Editor in Chief
Modern football journalism, boys and girls, consists of repeating things, often with the word “BREAKING” in front of them, first reported by someone else. Sometimes, this policy of “break it first, ask questions only if found to be egregiously wrong” has hilarious consequences. This time, it’s ESPN Soccernet that fell for a bunch of nonsense; but hey, at least they owned up to it.
Speculation over Belgian striker Eden Hazard’s destination has been rampant over the last few days. Hazard was supposed to announce where (in England) he’s headed after Lille’s last game of the season, only to tease everyone by refusing to commit. This means that, because the games are all over and there’s nothing else to do, every soccer news site on the planet is looking to be the first to report on Hazard’s landing place.
Enter rnanutd.com (that’s an “r” and an “n” in the beginning there), a fake Manchester United official page put together by people who desperately need to find themselves a hobby (I suggest origami). After rnanutd.com “reported” that Hazard had signed with United, the ESPNSoccernet Twitter account announced it with the ubiquitous “BREAKING NEWS” tag.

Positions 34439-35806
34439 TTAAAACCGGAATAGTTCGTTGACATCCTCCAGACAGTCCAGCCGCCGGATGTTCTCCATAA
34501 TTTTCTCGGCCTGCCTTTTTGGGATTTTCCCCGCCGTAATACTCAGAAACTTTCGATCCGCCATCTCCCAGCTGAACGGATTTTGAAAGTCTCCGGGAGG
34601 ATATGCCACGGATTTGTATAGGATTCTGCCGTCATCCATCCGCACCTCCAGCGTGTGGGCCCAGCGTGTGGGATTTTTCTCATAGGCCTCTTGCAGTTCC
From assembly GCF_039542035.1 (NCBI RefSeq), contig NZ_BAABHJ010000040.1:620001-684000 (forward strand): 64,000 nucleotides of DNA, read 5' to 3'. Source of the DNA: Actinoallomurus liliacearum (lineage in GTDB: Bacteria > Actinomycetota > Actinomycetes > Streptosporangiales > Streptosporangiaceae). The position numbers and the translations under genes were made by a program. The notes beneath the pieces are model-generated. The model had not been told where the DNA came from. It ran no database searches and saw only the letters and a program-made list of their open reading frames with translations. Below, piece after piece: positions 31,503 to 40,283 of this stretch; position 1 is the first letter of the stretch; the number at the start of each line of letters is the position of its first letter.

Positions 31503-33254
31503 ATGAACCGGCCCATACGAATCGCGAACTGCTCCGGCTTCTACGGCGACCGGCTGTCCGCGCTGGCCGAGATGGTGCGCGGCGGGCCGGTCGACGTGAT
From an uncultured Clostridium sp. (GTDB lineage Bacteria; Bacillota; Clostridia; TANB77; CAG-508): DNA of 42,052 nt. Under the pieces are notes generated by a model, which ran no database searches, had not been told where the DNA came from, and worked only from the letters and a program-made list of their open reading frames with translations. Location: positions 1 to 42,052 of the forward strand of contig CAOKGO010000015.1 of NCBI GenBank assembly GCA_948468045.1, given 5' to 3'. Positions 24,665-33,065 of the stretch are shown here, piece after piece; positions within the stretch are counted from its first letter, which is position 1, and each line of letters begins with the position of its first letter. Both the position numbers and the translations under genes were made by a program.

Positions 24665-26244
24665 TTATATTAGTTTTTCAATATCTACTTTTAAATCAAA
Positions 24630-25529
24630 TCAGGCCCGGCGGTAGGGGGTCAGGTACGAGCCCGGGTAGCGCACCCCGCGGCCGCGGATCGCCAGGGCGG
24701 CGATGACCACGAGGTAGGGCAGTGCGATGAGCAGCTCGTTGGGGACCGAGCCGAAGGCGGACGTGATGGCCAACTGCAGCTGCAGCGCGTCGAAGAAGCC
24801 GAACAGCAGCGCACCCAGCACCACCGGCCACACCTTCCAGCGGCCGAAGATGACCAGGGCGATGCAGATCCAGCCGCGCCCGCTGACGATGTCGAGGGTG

The original tweet has since been deleted, but thousands of people naturally retweeted it.
Wow! Didnt see that coming RT @ESPNSoccernet BREAKING NEWS: Manchester United have signed Eden Hazard from Lille for an undisclosed. #mufc
— Dave Yem (@NotSoSpecial1) May 21, 2012
Admittedly, rnanutd.com is an exact copy of manutd.com, down to live links that go to the actual club site. When whoever at Soccernet saw the page, they failed to catch the subtle “rn” for “m” substitution, and ran with the story to Twitter.
After realizing the mistake and taking down the incorrect tweet, Soccernet outed themselves.
We hold our hands up. We got duped. By this: rnanutd.com/en/News-And-Feâ€¦ twitter.com/ESPNSoccernet/â€¦
— ESPN Soccernet (@ESPNSoccernet) May 21, 2012
Which is admirable, even if it doesn’t change the fact that a news-gathering organization of that magnitude shouldn’t be making the mistake in the first place. Even if it looks like Manchester United is announcing the news of Hazard’s signing themselves, corroborating the information should be standard operating procedure.
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